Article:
In the first decade of the twentieth century a tradition of Fairy Plays arose, inspired (according to Mr Google) by Féerie, that had its roots in France. Here in Aldbourne, this seems to have taken the form of performances like “Jack & The Beanstalk”…

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Very British Futures now on YouTube – and other news

Following the good advice of my friend Kevin, producer of Tripodscast and I Don’t Do SciFi, my show Very British Futures is now available on YouTube, making it even more accessible to listeners all over the world.

Very British Futures as you’ll know if you read this blog regularly, is my discussion podcast about the rich library of science fiction television which has been produced by my native country. Moving to YouTube is a savvy addition, as the platform is already a go-to destination for people looking for content on a wide range of topics. The YouTube app already comes installed as standard on many smart TV’s and set top boxes. Therefore we have the possibility for more people to discover and engage with Very British Futures thanks to the platform’s massive global reach.

You can find the podcast by searching for “Very British Futures” on the YouTube app. Or you can follow this link to my channel. I am afraid I haven’t had time to add much visually to the episodes. Each has a new piece of artwork, but its still essentially an audio production. All the existing episodes are there and I’ll be adding each new show simultaneously alongside the standard podcast.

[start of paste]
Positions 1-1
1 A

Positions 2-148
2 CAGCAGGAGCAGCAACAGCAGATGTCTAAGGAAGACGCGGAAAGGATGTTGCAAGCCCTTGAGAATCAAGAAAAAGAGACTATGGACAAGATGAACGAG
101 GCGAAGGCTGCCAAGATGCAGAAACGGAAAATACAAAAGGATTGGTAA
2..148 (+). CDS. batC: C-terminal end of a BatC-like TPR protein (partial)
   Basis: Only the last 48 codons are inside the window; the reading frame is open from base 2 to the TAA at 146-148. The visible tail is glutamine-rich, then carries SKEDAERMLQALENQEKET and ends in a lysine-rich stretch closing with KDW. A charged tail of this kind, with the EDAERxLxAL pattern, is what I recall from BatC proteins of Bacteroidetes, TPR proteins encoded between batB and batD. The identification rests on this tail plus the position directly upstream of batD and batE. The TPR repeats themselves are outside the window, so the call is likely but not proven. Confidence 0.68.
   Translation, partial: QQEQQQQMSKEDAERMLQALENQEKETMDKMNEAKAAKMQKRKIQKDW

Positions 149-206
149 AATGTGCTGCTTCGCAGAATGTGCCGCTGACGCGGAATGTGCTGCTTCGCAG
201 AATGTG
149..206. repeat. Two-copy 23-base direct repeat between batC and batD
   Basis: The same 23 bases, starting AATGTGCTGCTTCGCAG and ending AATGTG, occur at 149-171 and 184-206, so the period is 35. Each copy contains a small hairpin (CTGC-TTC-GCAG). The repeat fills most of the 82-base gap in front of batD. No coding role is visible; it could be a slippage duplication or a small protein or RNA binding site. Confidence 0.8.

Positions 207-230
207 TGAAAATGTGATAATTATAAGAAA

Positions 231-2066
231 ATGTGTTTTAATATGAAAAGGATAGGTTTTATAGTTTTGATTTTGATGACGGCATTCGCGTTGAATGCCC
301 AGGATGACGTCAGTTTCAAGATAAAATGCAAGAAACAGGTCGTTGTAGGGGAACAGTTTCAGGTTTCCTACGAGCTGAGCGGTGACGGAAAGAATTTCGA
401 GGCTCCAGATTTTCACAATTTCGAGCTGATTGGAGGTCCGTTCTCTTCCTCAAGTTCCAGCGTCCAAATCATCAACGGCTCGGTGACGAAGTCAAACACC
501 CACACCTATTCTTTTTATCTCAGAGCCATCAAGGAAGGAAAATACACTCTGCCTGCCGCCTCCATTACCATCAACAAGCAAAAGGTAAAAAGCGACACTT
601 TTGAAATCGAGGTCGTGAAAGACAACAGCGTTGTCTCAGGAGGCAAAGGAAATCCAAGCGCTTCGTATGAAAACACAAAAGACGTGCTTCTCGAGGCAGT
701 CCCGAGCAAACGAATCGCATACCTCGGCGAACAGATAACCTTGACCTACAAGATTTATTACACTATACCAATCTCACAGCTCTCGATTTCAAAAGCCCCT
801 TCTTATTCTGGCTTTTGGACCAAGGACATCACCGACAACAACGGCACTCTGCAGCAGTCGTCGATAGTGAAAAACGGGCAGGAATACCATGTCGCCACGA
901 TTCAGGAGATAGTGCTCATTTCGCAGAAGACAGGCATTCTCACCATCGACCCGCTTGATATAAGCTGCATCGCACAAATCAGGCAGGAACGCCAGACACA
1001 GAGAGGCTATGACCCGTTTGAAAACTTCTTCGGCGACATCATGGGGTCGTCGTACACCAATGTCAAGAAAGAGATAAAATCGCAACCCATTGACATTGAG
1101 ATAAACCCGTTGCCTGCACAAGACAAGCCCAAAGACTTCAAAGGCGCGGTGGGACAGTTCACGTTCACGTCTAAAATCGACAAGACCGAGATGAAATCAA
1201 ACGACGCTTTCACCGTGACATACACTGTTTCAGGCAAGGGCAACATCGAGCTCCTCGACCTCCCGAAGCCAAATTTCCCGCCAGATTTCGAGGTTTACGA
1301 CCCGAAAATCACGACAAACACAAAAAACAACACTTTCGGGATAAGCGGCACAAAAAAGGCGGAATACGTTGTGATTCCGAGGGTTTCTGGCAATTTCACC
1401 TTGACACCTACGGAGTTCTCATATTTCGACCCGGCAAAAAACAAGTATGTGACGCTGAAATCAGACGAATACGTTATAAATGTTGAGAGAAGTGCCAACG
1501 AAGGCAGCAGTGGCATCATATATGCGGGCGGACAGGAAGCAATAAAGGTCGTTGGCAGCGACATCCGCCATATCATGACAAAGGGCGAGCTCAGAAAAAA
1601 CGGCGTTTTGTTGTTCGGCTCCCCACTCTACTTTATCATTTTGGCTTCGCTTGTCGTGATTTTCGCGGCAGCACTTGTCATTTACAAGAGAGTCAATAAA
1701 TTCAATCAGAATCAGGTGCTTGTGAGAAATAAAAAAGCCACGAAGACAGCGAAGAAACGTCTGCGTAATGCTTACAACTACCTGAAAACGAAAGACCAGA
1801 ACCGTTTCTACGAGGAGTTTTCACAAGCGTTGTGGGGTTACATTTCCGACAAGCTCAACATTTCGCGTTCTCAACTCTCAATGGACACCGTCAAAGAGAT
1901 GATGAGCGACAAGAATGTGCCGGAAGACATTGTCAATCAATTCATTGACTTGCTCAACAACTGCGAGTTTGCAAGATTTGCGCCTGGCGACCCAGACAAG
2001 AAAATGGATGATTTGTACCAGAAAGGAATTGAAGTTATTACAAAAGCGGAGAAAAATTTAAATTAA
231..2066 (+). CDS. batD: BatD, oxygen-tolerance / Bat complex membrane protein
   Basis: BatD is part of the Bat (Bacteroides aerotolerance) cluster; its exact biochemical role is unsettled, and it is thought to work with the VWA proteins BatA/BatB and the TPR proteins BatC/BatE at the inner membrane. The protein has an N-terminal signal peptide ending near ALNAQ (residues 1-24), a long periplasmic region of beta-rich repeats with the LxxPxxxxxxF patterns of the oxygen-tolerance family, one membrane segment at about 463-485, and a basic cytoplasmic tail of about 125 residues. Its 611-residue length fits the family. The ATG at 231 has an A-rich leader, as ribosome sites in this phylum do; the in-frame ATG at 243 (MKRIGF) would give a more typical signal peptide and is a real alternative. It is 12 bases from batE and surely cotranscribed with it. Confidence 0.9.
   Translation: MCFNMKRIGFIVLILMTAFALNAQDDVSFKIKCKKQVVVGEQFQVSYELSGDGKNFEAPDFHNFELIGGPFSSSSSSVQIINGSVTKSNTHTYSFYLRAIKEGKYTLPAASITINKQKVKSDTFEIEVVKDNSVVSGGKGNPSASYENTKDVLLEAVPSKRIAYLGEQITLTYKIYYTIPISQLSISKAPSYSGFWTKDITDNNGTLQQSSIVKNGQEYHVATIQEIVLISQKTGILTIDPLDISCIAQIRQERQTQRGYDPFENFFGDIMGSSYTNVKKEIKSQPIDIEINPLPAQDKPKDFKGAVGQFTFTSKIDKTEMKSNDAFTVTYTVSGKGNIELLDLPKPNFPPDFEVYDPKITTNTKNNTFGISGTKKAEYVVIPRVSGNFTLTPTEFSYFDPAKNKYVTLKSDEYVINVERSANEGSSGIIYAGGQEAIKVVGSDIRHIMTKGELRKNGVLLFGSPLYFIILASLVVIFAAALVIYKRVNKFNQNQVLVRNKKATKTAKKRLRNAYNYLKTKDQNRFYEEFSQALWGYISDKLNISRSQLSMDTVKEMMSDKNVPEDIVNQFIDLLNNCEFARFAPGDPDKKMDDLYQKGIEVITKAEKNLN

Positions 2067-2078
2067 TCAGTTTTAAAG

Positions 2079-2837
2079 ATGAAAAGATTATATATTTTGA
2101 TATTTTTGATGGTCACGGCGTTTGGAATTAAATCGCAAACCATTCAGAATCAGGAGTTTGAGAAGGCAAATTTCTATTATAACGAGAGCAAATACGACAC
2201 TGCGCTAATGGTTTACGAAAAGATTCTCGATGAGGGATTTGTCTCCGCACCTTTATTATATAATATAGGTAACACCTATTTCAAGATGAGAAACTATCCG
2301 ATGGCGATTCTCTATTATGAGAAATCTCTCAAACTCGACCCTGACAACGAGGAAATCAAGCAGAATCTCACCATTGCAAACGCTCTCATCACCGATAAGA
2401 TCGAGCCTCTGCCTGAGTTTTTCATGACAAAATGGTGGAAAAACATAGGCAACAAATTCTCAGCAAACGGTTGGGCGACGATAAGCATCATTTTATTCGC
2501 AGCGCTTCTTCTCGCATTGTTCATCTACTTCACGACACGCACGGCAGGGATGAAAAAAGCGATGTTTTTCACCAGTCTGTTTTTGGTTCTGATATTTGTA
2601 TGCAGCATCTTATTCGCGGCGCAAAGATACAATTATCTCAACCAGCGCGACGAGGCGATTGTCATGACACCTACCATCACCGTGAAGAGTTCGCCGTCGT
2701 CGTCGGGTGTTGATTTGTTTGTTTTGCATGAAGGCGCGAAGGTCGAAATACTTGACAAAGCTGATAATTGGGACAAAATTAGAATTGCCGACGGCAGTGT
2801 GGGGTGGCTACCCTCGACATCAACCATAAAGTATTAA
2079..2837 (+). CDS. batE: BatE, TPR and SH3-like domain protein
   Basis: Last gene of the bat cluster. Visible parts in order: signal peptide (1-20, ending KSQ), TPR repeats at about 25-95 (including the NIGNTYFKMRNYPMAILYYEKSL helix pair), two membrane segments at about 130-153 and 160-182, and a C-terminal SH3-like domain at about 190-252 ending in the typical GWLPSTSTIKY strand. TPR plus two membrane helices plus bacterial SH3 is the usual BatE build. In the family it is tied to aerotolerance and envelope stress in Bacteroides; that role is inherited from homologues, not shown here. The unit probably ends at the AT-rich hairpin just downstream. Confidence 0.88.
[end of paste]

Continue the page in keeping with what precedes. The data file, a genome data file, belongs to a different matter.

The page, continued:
In other news, the final part of the comic strip prelude to Pierce Brown’s Red Rising trilogy, Sons of Ares, has been published. It’s written by my old friend Rik Hoskin and illustrated by Kewber Baal. The first two collections were superb and I’m looking forward to the conclusion. To quote its Amazon page: “The last two entries into the Sons of Ares had Fitchner on his heels. In the first, he was driven by love and desperation to save his wife Brynn before her execution at the hands of the Board of Quality Control. Then, in book two, Fitchner went head to head with both of his early allies — Arturius and Quicksilver. His wrath left Arturius dead and set back Quicksilver’s dream of expanding exploration and human habitation to other stars. In Forbidden Song, Ares may not always be in control. But he has a plan — and it’s a doozy. Forbidden Song is one part Ocean’s 11, one part Les Miserables, and it sets the fuse for the Rising that Darrow will inherit.”

And you’ll be hearing Rik soon as a guest in the next episode of Very British Futures, talking about The Day of the Triffids.

Finally, my long association the Official Talking Pictures TV podcast continues, and the latest edition is just out. It includes my review of the hilarious Laurel and Hardy short Twice Two, featuring the boys in the dual roles of their usual personas AND their sisters (and each other’s wife). You can hear it on all the major platforms or online here.

Thanks for reading.

The Living Numbers